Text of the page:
My friend recently had a near death experience that brought him face to face with
his mortality. It was, all at once, terrifying and a miracle. It changed his
life. He said it was like he was in the Matrix, (referring to the movie of
1999) and just awakened to realize it. It was a paradigm shift! When the lights
come on, they illumine what you want to see AND what you do not want to see.
That’s what it is like to genuinely face mortality, to bump up against human
limits, to realize I am in the hands of the Eternal God, that I will die and I
have nothing to say about it. It is terrifying and life-giving all at once.
Lent is a season when followers of Jesus mimic Jesus’ sojourn in the wilderness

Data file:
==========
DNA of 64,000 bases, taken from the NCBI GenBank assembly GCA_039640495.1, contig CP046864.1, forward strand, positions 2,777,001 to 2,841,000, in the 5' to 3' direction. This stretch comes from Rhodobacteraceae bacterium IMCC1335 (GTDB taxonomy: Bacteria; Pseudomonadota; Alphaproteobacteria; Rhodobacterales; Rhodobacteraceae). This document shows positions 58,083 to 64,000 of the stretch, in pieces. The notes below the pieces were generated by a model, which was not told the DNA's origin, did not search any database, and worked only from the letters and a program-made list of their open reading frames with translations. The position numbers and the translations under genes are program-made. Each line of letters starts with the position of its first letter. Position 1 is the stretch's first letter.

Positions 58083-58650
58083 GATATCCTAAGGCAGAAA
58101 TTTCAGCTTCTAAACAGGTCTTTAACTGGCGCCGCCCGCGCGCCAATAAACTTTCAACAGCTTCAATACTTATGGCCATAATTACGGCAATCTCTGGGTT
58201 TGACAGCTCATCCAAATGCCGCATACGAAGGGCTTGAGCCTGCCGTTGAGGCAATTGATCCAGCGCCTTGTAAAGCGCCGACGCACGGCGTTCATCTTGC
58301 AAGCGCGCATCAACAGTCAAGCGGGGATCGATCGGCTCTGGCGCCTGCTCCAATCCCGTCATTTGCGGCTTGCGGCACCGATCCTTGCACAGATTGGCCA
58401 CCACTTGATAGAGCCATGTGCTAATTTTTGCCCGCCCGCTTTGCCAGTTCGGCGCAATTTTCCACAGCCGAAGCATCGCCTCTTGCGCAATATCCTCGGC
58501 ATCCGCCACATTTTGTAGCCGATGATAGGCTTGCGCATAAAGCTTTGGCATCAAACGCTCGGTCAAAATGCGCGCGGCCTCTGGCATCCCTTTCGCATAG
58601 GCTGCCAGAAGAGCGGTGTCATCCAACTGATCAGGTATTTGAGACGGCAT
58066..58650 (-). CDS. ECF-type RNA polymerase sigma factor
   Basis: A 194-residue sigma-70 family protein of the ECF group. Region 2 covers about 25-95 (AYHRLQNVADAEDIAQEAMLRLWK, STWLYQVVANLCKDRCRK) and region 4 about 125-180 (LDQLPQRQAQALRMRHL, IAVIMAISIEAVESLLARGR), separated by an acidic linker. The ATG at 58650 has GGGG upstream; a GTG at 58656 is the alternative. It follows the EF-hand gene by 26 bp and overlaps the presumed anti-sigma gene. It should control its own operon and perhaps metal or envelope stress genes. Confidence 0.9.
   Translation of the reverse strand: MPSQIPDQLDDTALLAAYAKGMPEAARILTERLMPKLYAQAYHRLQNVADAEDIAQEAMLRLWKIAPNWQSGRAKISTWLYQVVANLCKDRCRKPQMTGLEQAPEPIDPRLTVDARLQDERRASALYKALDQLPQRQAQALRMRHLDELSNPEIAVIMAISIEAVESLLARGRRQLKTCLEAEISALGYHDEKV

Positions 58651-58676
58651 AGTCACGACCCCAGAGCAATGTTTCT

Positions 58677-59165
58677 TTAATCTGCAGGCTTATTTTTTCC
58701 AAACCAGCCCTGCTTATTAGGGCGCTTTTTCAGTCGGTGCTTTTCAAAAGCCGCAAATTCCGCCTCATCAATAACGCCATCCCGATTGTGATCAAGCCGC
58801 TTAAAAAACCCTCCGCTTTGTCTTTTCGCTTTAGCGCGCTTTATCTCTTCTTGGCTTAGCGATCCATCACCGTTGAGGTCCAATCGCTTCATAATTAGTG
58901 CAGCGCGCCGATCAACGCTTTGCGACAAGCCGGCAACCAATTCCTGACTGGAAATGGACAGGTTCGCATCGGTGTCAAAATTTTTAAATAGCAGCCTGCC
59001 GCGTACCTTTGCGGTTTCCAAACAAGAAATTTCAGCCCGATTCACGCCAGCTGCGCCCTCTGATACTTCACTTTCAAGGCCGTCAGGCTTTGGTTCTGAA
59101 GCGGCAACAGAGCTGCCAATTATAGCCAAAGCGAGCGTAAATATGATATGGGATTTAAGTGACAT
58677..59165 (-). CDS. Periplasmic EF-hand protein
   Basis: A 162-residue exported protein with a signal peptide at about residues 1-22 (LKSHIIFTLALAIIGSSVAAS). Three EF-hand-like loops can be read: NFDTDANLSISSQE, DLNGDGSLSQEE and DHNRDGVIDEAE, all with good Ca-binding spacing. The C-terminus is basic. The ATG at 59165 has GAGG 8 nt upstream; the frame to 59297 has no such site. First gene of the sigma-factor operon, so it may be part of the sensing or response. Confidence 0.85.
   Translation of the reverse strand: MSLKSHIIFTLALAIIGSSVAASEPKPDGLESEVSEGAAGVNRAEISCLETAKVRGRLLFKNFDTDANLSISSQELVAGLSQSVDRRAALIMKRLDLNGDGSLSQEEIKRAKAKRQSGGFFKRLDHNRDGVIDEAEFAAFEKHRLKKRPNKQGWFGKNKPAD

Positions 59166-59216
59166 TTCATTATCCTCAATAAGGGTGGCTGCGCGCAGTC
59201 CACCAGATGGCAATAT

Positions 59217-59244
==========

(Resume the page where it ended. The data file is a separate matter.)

when he was tempted by the devil (Matthew 4:1-11). It is like Jesus’ own near
death experience. The devil’s temptations intend to convey Jesus’ experience of
squarely facing his own mortality’s relationship to the augustness of Eternity.
In this scary position Jesus refused to rely on his own resources and relied
instead, only on God’s word, which in the end gave him the victory.
For 40 days (not counting Sundays) we mimic Jesus. We do something different
(extra worship, certain worship themes, personal devotional acts, etc…) to
help us face our own mortality and limits, in light of being in the hands of the
Eternal One. We dedicate ourselves to letting go of foolish self-reliance,
relying instead on God’s word to us in Jesus Christ, his path, his cross. The 40
days of Lent end in a crescendo of the great three days, Good Friday, Easter
Vigil and the Resurrection of our Lord. The entire event, Lent and Easter,
point again to our circumstance in relationship to the Eternal One. It is
terrifying and life-giving all at once, for our God is mighty and merciful.